“The baby came out,” he told the ambulance dispatcher. “The baby is crying. We have it in a towel, a clean towel. We’re less than 10 minutes away.”

Dispatch canceled the ambulance. The 911 call lasted just four minutes and four seconds.

“I just pulled him out and put him up on my chest,” Dannielle Gill recalled the passenger seat birth.

Ryan Gill said his wife was already holding baby Hayes by the time he ran around to the passenger side with a towel.

At Butterworth Hospital, Allie Gonzalez was among the labor and delivery nurses eagerly awaiting the Gills’ arrival, ready to spring into action.

“One of our other nurses is neighbors with this patient and she was on the phone,” Gonzalez said. “So we kind of knew she was on her way and we were thinking it had been taking a while and were worried about the storm. Then we got another phone call that she was delivering on the side of the road.”

Gonzalez said her unit always worries when road conditions are poor.

“That’s always one of our priorities, one of our biggest concerns,” she said. “Will the woman be able to get to us in time? Are they going to wait too long at home?”

The Gills thought they had plenty of time given their previous delivery experiences.

Gonzalez said the hospital has a room set aside near the labor and delivery entrance for imminent births.

“We do a lot of testing and skill drills to make sure we’re ready if they’re delivering when they get there,” explained Gonzalez, who has been a labor and delivery nurse with Corewell Health (formerly Spectrum Health) for six years. “The weekend this happened, we had four to five deliveries where they were delivering on their way through the door or in triage.”

Hayes Gill was the only one who couldn’t wait for the hospital. All of the births went smoothly.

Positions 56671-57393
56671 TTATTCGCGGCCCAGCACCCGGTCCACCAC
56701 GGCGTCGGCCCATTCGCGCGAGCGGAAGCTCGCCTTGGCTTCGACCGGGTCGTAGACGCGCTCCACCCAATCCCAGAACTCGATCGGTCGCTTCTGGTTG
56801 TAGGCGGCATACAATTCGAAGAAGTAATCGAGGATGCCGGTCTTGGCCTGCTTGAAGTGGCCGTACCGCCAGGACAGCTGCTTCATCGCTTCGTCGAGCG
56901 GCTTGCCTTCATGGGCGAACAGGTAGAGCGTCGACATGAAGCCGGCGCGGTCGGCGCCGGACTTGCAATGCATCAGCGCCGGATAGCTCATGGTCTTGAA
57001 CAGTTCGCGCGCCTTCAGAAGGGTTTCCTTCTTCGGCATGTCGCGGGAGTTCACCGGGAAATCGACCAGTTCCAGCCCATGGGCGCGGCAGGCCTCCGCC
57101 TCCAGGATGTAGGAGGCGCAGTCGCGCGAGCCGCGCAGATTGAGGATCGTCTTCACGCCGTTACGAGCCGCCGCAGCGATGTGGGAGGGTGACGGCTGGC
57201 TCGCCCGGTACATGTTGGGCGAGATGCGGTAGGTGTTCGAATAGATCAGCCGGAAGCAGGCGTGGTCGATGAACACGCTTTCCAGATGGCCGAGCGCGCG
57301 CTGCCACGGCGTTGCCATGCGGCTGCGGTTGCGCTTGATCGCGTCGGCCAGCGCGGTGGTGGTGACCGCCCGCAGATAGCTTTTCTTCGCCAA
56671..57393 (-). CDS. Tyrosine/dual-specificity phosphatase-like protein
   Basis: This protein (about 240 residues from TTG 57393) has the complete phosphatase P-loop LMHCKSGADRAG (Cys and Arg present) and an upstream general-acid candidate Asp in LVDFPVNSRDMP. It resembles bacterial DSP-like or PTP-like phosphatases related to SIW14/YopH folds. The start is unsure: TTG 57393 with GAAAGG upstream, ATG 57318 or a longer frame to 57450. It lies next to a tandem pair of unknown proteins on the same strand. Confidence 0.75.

• Dannielle and Ryan Gill's four sons. (Courtesy)
  • Dannielle and Ryan Gill and their youngest son Hayes. (Courtesy)
  • Dannielle Gill gave birth to Hayes, her fourth son, along US-131 during a snowstorm.
  • Dannielle Gill gave birth to Hayes, her fourth son, along US-131 during a snowstorm.
  • Dannielle Gill gave birth to Hayes, her fourth son, along US-131 during a snowstorm.
  • Dannielle Gill gave birth to Hayes, her fourth son, along US-131 during a snowstorm.

Gonzalez said moms give birth en route to the hospital about a dozen times a year. She urged parents to give themselves extra time in treacherous conditions but offered this advice if you don’t make it:

“The number one thing is, is the baby still attached?” she said. “And if so, keeping an eye on the umbilical cord.”

Gonzalez said the Gills did a great job and Ryan Gill was able to help cut the cord when they arrived at the hospital.

Once nurses had made sure mom and baby were stable, Gonzalez asked Ryan Gill a question.

“I said to the dad, ‘How’s the car? Because obviously a lot of things just happened.’ With no second guessing, he said, ‘I don’t care. I can get a new seat. As long as they’re OK, I’m OK,'” Gonzalez recalled.

“Sometimes we’ll give dad wipes or towels and say, ‘If you need to go clean the car quick, we understand.’ Like, we want to provide them with that too because that can be a mess later on. The way he spit out, ‘I don’t care. I’ll buy a new seat.’ I was like, ‘That’s the sweetest thing I’ve ever heard.'”